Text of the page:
The demon sister, Deception – This is the ignoring and/or the attempting to hide from one’s consciousness the inconsistency between what one says, what one does, and what one thinks for the purposes of hiding such from The Beloved and in Light of The Way. In practice, this mostly shows up in the utterances, “But, I am.” or “I did.” While results yield an outcome to the contrary. In practice, it is when the deshi says or with delusion believes they are in alignment with The Way when they are in fact in practice oppositional to that path. The demon sister Deception notes our unconscious efforts to remain unaware to the self. The demon sister, Strife – This is the habitual and/or unconscious opposition to The Beloved and The Way - a constant sewing of the seeds of disharmony and a generating a distance from these things. In practice, this mostly shows up in “non-A” utterances and behaviors. For example, a guru points a deshi toward the path with an explanation “It is ‘A’.” and the disciple immediately, habitually and unconsciously, thinks and/or utters, “It is non-A.” The demon sister Strife notes our unconscious effort to posit and hold what will not awaken us.

The demon sister, Battle – This is a habitual and unconscious siding and aligning with The Darkness - with Unenlightenment. In practice, this mostly shows up in the effort to subconsciously support one’s fear of self-transformation with post hoc rationalizations and uses of the intellect. In the end, in practice, one is positioning themselves under a banner of fear and efforting, “fighting,” to ensure said banner never falls - all for the sake of reifying the ego identity. The demon sister Battle notes our unconscious effort to remain the same: It is an unconscious homeostasis of self. The demon sister, Jealousy – This is an internal egoic attachment and associated inertia requiring one to measure oneself against the egoic attachments of others. In practice, this mostly shows up within mood fluctuations, whereby a practitioner fluctuates in their experience of the world along a spectrum of anxiety and depression, all according to a meaning of self they gain by assigning meaning to others. The demon sister Jealousy notes our unconscious drive to experience the world through opposition and contrast. The demon sister, Power – This is an internal egoic attachment and associated insecurity that breeds a rage within the practitioner, a rage aimed at overthrowing The Beloved and to rebel against The Way. This mostly shows up in practice via an obsessive use of one’s own ego as a metric for justice and truth, wherein under the guise of positivity a nihilistic act of destruction of all other experienced selves can take place. The demon sister Power notes the full unconscious and unlimited functioning of our egoic Will to Power. The demon sister, Error – This is the unconscious use of the intellect in order to take advantage of the semiotic ambiguity of language, which is done for the purposes of remaining distal to The Beloved and The Way. In practice, this mostly takes the shape of dropping any sense of self-responsibility by positing that an ontological gap exists between what one means to do and what one actually does. The demon sister Error notes our unconscious willingness to resist ownership for our own Awakening. The demon sister, Unnamed – This is the substituting of worldly ideals for Heavenly virtue - noting whereby the former takes place through the existence of and attachment to the ego and the latter occurs only through the deconstruction of the ego. In practice, this mostly happens through the reifying use of one’s own culture’s values to reify the ego. The demon sister Unnamed notes our unconscious adoption of our own cultural fictions and their constructive relationship to our egoic identity.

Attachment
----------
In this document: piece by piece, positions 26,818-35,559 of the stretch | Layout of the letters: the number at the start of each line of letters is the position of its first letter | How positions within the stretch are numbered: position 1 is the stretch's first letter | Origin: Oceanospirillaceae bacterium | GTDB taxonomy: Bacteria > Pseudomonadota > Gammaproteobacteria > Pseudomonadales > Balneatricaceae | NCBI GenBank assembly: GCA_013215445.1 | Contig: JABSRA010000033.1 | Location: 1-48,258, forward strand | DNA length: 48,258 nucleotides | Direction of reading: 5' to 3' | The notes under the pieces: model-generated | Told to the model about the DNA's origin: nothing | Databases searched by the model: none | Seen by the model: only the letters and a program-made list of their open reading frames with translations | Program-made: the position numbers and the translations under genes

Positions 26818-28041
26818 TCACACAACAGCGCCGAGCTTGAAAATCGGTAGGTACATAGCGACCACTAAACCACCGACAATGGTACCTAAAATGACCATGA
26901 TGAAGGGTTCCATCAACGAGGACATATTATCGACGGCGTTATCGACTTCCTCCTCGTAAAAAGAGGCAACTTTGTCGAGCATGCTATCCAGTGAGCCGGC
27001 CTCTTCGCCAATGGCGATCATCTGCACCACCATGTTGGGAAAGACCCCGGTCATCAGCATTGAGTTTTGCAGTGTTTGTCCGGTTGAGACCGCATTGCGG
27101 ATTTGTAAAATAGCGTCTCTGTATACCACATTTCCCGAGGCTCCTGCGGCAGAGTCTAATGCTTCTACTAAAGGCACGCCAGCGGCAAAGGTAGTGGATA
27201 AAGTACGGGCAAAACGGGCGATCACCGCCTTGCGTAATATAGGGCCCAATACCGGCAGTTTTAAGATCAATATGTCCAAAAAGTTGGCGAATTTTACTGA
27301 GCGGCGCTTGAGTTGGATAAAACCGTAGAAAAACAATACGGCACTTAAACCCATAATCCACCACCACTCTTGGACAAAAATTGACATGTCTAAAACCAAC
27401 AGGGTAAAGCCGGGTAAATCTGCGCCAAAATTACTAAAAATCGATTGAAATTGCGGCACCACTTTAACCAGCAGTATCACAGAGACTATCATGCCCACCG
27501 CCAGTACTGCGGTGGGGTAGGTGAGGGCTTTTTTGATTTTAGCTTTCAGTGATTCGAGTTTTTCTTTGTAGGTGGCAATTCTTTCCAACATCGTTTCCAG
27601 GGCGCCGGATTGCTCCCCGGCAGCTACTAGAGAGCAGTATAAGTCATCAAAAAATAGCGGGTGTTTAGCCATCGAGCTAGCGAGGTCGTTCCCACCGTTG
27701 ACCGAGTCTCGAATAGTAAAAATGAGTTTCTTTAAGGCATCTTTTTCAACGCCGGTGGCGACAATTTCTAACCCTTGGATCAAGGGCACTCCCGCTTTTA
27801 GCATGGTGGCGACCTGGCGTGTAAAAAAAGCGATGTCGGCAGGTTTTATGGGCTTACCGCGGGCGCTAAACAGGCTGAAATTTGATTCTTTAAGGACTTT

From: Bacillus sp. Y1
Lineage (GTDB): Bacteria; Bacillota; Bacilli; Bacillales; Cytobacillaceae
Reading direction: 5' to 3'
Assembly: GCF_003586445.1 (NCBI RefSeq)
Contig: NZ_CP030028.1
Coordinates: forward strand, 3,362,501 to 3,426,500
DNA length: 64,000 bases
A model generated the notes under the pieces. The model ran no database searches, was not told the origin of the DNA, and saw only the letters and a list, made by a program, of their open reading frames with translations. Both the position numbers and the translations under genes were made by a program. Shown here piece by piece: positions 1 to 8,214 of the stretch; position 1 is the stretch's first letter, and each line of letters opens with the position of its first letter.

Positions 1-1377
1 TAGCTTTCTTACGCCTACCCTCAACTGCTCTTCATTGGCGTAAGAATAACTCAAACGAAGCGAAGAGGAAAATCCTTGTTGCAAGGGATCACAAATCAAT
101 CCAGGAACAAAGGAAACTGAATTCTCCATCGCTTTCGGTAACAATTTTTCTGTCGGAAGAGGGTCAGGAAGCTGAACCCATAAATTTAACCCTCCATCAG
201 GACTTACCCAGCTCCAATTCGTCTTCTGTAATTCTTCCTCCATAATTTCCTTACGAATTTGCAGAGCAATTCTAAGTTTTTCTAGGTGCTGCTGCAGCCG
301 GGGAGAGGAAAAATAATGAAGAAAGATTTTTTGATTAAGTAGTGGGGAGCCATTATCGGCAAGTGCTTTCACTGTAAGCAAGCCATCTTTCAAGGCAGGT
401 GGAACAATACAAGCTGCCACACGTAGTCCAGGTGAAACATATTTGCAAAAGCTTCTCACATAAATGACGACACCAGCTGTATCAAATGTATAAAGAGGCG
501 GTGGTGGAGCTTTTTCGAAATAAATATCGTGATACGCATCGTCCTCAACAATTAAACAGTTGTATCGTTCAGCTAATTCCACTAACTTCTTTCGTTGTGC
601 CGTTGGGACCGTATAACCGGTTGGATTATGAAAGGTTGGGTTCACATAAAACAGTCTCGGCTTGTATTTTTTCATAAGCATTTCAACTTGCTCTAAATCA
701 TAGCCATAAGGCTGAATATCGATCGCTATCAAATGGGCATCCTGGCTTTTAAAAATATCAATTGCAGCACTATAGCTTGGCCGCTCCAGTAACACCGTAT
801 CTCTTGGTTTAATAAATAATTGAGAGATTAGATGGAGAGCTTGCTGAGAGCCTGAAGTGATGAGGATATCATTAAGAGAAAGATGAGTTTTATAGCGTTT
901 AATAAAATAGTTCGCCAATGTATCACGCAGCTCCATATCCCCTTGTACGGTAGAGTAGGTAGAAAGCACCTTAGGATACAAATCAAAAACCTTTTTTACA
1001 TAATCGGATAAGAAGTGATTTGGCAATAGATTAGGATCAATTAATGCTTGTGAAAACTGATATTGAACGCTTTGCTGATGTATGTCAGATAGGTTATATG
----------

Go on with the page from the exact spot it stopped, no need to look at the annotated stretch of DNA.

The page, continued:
Again, while these modernized “edibles” seem insightful, they are in fact no such thing. This is because they wrongly suggest that a conscious awareness of these resistant tendencies either offer some sort of remedy in and of themselves or they suggest that a remedy can be achieved with or through the conscious mind. In fact, no such things are possible. These demons have to be and can only be exorcised, and that can only be done at the level at which they are taken for real.